Whitaker said that served as a good solution to what surfaced as a problem.
“There was a lot of animosity going on by that time,” he recalled.
Tatro gave credit to the board for conducting research in their effort to find a new home for the library.
“They had worked with the University of Illinois and a couple of other agencies to look at building a building, because that was what they hoped to do,” he said. “But, of course, they ended up with this building [on Church Street]. That was the first independent library here in New Lenox that was… owned and run by the library.”
In 1957, discussion of remodeling took place between library board members.
By 1962, Ronald Crisman joined the board replacing library board president Scheel who had died. Around that time, Morris resigned.
Crisman suggested new programs to get people more acquainted with the library, and they included story hour for children and an art exhibit, New Lenox Area Historical Society records show. In September, the New Lenox Library joined the Illinois Library Association.
Circulation records for June through November showed there were 40 new card members and more than 100 grade-school visitors from grades 2 through 4 who visited the library, New Lenox Area Historical Society records show. The library’s hours of operation expanded in 1967 from 15 to 27 hours per week.
In 1970, discussion of expanding or building new on their present property surfaced, New Lenox Area Historical records show. Three years later, the board authorized a land agreement to purchase the Lion’s Den property, which later became a problem, and the building was to be ready by September 1975.
August circulation records rose from 3,642 books in materials lent in the old building to 6,531 in the new, New Lenox Area Historical Society records show. Parking arose as an issue, in part, because half the spaces were dedicated for Park District use.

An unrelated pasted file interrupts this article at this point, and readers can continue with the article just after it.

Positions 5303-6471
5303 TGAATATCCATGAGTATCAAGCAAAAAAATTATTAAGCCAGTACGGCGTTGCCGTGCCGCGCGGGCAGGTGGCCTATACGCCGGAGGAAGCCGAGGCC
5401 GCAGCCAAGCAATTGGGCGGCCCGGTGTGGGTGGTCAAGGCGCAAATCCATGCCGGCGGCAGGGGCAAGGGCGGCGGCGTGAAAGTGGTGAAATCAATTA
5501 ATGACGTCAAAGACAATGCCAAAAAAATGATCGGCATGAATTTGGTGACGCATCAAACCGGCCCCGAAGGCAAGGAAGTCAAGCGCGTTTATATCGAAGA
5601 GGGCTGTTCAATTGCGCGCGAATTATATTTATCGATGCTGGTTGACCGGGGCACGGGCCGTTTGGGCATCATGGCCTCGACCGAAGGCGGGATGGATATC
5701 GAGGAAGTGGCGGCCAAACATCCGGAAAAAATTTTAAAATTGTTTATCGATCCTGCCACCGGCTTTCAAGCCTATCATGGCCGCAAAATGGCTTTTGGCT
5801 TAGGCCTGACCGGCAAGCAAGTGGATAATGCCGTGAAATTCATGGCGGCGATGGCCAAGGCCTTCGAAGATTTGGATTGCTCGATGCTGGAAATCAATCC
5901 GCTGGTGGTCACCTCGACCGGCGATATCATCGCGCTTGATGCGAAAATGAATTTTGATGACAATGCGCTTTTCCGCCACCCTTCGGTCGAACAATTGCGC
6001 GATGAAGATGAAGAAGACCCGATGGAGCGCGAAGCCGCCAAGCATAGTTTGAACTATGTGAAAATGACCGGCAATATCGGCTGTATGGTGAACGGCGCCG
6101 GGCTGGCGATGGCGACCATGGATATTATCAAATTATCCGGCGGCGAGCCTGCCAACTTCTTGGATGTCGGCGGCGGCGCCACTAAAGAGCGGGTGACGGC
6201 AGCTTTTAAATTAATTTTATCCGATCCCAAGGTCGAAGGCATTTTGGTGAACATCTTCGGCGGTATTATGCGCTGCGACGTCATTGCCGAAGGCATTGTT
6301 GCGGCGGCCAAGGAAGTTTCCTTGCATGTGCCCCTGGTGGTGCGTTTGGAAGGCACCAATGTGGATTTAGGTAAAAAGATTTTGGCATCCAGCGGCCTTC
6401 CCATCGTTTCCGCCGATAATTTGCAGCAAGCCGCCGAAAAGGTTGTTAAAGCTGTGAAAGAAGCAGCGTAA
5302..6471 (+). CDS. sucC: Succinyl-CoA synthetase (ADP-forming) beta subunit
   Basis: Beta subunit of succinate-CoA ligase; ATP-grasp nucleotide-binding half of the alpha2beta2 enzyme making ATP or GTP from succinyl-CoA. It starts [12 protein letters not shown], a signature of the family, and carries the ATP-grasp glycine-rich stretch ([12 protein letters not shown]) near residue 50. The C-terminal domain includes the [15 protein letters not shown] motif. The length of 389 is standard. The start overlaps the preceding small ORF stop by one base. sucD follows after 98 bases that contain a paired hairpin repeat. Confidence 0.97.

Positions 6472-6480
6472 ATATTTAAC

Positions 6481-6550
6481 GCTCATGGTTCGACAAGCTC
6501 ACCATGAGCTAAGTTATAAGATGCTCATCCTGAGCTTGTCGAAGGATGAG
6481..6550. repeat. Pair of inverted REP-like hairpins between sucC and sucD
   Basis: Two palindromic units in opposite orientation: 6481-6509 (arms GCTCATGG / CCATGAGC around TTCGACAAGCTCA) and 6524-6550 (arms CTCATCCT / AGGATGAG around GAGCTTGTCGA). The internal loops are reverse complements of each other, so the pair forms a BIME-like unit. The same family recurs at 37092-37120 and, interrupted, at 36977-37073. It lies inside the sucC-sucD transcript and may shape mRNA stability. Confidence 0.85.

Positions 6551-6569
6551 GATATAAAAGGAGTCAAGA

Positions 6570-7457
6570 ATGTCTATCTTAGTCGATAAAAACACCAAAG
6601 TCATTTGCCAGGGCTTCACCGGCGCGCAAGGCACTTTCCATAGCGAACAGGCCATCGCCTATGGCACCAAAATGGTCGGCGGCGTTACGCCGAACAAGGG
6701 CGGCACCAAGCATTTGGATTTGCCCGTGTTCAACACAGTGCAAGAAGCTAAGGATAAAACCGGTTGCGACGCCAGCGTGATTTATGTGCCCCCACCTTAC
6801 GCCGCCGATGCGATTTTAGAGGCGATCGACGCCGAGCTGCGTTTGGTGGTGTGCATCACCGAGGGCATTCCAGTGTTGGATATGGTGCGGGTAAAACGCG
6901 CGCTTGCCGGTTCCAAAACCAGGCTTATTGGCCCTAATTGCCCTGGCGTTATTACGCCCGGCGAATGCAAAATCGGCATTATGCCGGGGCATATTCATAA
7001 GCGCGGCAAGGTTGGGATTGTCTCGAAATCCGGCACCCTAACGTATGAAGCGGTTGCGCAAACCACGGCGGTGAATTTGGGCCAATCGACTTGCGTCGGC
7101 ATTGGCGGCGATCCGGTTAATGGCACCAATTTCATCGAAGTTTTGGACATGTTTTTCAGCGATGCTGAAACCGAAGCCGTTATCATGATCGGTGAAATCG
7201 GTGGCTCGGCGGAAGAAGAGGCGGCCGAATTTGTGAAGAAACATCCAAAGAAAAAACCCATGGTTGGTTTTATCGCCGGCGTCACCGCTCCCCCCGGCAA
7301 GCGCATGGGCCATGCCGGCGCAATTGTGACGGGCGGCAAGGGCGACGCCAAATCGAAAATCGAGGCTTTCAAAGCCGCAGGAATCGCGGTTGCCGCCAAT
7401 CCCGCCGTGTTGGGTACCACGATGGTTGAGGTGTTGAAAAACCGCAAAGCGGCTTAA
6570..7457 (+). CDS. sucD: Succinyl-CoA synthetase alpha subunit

Underground sewer problems incurred with construction of the new building addition in 1985, New Lenox Area Historical Society records show. Circulation records dipped with the rise of Internet use, and consequently, the number of people using Internet workstations was added to future patron usage counts.
In 2001, the library moved into its new home on the New Lenox Commons.
Concerns for losing good quality professionals surfaced by 2005, at which time salary increases were introduced across the board, New Lenox Area Historical Society records show. Three departmental leaders had resigned for higher paying jobs.
The Director’s report indicated that over a 10-year period, circulation increased 199 percent with over 400,00 items, compared to the district’s population growth increase of 35 percent, New Lenox Area Historical Society records show. Library leadership saw changes with Joanne Potenziani’s retirement in December 2010, Kate Hall’s resignation in December 2014 and Pilar Shaker’s resignation in June 2016.
Current Library Director Michelle Krooswyk said hosting the presentation made sense on a number of levels.
“We’re kind of a center point for the community,” she said. “We also host some genealogy courses and provide access to databases. The historical society, their purpose is to maintain [the village’s] history. I think it was a good way for the historical society to learn about the building, which has served the community since 1936. It’s a good match.”